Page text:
I worked in a company and found some nice LinkedIn contacts. But there is a contact who started to bully me after a while. I think he can't stand me at all. Should I remove him to my LinkedIn contacts? Can this affect my possibilities to get a new job now as I'm unemployed?

  • is he/she a an-colleague?
    – Jack Twain
    Commented Jul 11, 2015 at 15:37
  • 12
    Sorry. What is a an-colleague? English is not my native language.
    – jobless
    Commented Jul 11, 2015 at 15:40
  • 44
    It's ok, I'm a native English speaker and I don't know what an an-colleague is.
    – Kent A.
    Commented Jul 11, 2015 at 17:33
  • 3
    an 'ex-colleague', presumably
    – smci
    Commented Jul 11, 2015 at 19:34

3 Answers 3


Probably 90% of people won't even notice if you remove someone as a Linked-In contact. I surely wouldn't and I keep a pretty active profile.

Unless the company and this person are using Linked-In much, much, much more than average the person probably won't notice.

If they do use it that actively, you can block them completely.

  • That is true but I was thinking more about if some future employer asks him if I should be hired, will I lost the place because he thinks I'm not a good worker.
    – jobless
    Commented Jul 11, 2015 at 15:52
  • 9
    if you don't want to act as a reference for him, or don't trust him to act as a reference for you, he doesn't belong on your profile. Delete!
    – keshlam
    Commented Jul 11, 2015 at 16:19
  • 4
    @jobless What makes you think he would have anything good to say even if you didn't remove him? If this person has bullied you in the past I doubt they would have a change of heart when asked about your possible performance.
    – kylieCatt
    Commented Jul 11, 2015 at 17:50
  • 1
    I bet you could make that 99.99%. I am a fairly active user, and I never notice when someone removes me from their contacts. Paying attention to X removed Y is many galaxies away. :)
    – Masked Man
    Commented Jul 11, 2015 at 17:59
  • 2
    Thing is they won't notice it unless they only have a handful of connections. Linkedin won't notify them of you dropping them, and they'll become a "follower" rather than a connection and still get your updates etc. Commented Jul 11, 2015 at 18:49

What makes you think that keeping him as a contact is going to improve your chances with any prospective employer? A contact is valuable to you if you think that he could be helpful to you down the line. Do you think he will be helpful to you down the line? If he was bullying you, what are the chances he'll help you get a job? When was the last time that someone who bullied you helped you get a job? If you don't think he's going to be helpful, you know what you want to do to him as a contact.


Should I remove him to my LinkedIn contacts?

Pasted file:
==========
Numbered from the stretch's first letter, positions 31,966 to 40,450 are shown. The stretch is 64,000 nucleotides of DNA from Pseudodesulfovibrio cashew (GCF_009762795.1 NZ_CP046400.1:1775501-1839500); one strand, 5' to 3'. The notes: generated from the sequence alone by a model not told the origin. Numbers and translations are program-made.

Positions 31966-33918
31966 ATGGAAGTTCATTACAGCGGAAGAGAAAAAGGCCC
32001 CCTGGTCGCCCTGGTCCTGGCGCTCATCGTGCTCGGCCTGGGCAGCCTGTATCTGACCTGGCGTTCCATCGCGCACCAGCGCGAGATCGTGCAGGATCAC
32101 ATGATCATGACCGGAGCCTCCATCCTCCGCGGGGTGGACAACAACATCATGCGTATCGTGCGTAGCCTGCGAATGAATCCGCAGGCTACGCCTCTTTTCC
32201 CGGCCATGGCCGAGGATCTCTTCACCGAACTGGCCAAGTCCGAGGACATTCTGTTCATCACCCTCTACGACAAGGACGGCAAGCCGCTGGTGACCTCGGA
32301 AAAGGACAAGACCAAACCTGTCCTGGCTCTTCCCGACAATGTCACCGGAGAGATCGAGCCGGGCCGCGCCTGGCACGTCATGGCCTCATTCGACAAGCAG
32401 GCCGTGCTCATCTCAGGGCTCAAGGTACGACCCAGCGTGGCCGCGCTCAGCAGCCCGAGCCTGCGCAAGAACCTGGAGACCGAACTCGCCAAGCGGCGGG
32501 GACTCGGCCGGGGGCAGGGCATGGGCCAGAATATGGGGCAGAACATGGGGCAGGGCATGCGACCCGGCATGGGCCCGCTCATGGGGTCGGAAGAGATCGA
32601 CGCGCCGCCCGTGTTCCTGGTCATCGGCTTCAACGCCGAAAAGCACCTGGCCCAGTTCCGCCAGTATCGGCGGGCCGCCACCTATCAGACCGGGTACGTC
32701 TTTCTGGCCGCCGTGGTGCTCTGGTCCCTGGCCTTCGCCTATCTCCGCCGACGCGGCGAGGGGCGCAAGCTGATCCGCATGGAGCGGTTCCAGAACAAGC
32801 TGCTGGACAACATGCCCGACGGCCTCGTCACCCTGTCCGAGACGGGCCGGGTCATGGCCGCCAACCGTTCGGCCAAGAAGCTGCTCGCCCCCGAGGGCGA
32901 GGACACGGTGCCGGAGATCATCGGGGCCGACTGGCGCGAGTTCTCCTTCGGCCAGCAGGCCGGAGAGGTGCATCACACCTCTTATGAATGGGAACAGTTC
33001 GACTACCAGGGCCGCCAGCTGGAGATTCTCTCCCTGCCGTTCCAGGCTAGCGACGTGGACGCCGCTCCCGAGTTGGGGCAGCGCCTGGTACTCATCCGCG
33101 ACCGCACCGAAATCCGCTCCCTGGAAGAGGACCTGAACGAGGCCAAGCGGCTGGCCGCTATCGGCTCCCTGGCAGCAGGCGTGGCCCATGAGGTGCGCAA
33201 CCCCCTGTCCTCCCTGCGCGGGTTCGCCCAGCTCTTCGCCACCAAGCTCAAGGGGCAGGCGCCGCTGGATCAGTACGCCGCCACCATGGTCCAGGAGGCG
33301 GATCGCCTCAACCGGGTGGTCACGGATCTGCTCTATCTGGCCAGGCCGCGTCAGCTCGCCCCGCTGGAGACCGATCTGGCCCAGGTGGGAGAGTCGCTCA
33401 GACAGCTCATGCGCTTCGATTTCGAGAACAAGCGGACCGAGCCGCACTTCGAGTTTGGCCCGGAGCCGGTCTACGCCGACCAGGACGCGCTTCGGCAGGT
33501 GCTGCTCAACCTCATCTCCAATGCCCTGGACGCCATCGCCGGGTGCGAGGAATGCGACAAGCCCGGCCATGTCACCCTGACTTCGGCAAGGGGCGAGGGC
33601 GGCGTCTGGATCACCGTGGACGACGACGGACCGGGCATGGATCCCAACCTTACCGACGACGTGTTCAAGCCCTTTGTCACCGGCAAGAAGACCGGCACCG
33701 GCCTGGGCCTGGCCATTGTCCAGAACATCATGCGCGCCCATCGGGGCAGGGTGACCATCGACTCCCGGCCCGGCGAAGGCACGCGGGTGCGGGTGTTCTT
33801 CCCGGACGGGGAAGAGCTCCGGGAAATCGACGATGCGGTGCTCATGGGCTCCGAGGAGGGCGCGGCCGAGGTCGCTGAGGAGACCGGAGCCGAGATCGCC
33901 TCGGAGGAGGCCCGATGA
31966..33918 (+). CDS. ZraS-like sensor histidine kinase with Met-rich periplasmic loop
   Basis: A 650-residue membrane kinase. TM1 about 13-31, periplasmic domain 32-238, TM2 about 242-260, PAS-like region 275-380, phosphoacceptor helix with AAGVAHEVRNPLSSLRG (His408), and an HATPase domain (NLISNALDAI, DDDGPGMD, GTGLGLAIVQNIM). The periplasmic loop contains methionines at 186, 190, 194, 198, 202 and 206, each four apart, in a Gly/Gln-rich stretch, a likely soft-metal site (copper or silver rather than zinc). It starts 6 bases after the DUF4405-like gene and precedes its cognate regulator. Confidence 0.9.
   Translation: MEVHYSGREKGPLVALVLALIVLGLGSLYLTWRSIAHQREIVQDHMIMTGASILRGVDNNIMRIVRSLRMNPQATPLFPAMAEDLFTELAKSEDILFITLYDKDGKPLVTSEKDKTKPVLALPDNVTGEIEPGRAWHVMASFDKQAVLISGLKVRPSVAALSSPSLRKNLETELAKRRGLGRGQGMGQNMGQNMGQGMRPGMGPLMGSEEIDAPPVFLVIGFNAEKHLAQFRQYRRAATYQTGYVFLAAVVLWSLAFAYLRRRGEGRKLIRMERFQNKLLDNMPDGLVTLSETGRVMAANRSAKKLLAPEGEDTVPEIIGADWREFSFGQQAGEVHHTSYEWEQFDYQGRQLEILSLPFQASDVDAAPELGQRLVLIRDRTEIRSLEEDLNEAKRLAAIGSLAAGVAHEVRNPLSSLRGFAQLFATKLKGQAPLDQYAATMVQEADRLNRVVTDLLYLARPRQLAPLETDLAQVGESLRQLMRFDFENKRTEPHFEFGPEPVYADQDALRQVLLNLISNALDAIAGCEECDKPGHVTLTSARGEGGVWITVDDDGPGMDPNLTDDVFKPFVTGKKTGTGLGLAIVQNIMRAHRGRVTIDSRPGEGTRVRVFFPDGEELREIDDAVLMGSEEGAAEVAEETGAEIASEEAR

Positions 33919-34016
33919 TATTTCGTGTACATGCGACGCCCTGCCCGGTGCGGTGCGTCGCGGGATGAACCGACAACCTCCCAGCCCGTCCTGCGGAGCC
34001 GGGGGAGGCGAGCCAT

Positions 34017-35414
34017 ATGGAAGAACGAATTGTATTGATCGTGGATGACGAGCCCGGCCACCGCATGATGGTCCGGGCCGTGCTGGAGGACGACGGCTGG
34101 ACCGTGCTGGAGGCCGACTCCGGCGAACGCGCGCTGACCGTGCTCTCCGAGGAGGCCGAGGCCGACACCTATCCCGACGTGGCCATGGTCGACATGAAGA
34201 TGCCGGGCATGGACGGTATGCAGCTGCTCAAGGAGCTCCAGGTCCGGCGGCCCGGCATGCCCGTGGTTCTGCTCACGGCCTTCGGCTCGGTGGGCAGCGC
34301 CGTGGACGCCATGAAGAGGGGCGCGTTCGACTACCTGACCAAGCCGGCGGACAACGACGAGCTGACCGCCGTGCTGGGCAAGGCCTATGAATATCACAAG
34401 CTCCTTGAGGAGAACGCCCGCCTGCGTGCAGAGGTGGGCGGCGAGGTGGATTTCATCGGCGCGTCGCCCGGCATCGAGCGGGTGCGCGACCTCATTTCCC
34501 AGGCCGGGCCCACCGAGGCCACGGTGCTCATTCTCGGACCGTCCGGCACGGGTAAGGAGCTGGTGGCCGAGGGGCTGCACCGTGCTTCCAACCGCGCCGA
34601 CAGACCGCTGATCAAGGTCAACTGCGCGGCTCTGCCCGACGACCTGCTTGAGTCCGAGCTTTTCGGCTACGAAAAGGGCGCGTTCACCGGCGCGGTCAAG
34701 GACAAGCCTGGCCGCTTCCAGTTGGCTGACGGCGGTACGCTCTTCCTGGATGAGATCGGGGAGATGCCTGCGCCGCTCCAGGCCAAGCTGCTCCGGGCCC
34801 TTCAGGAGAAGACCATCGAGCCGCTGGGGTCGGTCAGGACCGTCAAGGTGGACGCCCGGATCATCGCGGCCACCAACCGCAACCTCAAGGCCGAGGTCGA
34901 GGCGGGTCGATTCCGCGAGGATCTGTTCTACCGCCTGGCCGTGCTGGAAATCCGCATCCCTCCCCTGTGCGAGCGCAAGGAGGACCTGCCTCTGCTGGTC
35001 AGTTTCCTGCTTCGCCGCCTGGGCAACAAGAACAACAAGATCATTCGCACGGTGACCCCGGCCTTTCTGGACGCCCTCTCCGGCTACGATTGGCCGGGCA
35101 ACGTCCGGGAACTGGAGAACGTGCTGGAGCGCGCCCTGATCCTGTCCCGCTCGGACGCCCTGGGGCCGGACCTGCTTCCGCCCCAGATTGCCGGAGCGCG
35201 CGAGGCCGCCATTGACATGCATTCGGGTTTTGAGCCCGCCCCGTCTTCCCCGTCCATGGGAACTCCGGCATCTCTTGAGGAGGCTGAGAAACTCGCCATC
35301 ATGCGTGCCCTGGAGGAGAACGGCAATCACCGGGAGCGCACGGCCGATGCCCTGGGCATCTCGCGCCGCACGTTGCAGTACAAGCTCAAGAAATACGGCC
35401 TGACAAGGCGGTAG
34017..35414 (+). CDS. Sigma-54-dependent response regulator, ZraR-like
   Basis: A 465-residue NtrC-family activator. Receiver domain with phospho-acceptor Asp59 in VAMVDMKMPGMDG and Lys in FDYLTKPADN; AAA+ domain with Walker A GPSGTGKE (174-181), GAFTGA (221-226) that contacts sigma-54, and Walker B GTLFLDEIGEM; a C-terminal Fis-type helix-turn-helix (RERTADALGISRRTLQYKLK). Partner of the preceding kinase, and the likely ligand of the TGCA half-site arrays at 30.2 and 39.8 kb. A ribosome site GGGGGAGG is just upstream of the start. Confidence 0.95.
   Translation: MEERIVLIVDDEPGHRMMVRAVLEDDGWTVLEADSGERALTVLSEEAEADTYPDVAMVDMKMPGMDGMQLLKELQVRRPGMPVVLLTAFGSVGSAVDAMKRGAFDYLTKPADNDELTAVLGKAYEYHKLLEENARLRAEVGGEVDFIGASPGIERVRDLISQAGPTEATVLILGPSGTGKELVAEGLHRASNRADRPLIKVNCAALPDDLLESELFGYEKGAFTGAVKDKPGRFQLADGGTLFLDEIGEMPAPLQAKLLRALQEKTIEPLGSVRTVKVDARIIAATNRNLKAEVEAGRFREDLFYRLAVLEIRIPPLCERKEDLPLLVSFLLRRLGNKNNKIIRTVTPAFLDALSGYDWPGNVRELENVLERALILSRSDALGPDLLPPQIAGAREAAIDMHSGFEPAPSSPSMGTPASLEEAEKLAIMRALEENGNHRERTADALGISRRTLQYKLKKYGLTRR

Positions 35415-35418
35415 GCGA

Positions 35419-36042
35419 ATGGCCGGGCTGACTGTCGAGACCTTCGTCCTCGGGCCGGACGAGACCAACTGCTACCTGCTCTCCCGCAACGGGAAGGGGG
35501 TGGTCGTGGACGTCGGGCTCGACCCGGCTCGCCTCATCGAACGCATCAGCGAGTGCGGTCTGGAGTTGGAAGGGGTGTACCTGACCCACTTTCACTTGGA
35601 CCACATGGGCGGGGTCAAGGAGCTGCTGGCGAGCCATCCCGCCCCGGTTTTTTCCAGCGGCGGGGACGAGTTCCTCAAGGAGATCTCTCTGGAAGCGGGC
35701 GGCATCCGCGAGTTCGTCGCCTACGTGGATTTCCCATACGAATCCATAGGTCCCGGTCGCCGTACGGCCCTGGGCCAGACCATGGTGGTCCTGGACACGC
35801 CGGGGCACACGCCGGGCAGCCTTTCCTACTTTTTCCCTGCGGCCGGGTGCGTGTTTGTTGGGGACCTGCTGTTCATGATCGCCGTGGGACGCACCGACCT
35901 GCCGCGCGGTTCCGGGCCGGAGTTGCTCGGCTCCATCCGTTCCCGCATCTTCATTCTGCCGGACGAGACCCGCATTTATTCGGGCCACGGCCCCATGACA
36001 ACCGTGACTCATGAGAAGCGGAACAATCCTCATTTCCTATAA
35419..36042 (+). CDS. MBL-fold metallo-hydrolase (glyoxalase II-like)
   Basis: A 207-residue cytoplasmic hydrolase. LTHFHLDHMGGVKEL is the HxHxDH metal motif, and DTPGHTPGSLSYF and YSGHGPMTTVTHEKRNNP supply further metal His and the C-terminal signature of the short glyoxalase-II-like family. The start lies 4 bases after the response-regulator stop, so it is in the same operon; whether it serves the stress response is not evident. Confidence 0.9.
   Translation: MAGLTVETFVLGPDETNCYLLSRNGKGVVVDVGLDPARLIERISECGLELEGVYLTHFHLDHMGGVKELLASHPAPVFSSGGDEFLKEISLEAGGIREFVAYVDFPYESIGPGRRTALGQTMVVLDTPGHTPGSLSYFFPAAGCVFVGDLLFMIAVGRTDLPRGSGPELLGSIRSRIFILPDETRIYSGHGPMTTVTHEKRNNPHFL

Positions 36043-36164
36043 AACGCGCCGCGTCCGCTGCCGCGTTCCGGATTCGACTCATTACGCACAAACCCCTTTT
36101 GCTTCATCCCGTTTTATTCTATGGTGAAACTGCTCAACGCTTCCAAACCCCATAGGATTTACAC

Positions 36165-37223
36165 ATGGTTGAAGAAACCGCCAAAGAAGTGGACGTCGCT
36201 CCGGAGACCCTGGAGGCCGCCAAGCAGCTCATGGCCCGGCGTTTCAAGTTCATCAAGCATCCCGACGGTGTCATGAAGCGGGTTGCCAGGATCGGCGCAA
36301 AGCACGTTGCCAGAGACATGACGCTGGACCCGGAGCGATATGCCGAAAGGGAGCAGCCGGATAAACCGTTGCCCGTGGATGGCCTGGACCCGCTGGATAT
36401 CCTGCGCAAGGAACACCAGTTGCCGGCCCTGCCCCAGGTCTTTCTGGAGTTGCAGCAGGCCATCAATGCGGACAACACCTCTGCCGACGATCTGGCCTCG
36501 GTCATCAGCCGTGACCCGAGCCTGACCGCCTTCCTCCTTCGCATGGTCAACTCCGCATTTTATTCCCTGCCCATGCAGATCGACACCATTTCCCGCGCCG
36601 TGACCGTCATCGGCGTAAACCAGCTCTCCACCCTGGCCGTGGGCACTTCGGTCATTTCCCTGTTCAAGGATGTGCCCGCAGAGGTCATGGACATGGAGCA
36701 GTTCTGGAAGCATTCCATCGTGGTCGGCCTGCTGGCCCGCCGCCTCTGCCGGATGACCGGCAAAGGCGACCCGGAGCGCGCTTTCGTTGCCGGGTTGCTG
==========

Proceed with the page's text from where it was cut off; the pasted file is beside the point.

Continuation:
Yes, of course. Don't keep contacts that you do not have a good relationship with. LinkedIn is a professional social network. Think of it this way... if you wouldn't want this person serving as a reference for you or vice versa, you don't have the intention of this ever being the case, and you don't intend to work with or do business with this person in the future, there is no reason to maintain the contact on LinkedIn.

Can this affect my possibilities to get a new job now as I'm unemployed?

No, why would your future employer care who you are connected with on LinkedIn? Unless that specific person is someone you want to work for (and they shouldn't be) then there isn't an issue.

  • I would argue that certain contacts, if they have a certain amazing reputation, can be a benefit to have on your contact list, because it might shine positively on you to have such a person's public acknowledgement of you. But I doubt that a bully would ever be such a person.
    – Alec
    Commented Jul 12, 2015 at 0:16
  • 1
    @Alec I couldn't disagree more. When I'm looking to hire someone, I don't look at their list and say, "oh this person has a lot of high-value LinkedIn contacts, therefore they are desirable". What I might do is contact a connection we have in common and ask questions. Likewise, I wonder about those people with a large number of contacts. Do they really have 1,300 meaningful connections? Doubtful. On my own profile, I only add people I know or want to know (that I then follow up with in-person). That has served me very well, and I recommend others do the same. Commented Jul 12, 2015 at 0:19
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    @Alec I wouldn't be too surprised to find a bully to have an amazing reputation either. In fact, a lot of the high powered business types have this dual reputation... someone who gets things done but at the expense of others. Whether or not you can gel with these sorts of people varies on an individual basis. In any case, someone truly bullying you cannot do you any good in your career. Now, if this bully was really just providing some "tough love" or "harsh advice", that's a bit different. Commented Jul 12, 2015 at 0:21
  • I wasn't saying that anyone would judge a person based solely on their contact list. I was saying that IF a recruiter were to check a candidate's contact list, certain contacts might spark a "hey, have you ever worked with this person?"
    – Alec
    Commented Jul 12, 2015 at 0:21
  • 1
    A bully is the type that would go after your lunch money. If you want lunch money, ask anyone but a bully. Commented Jul 12, 2015 at 8:15

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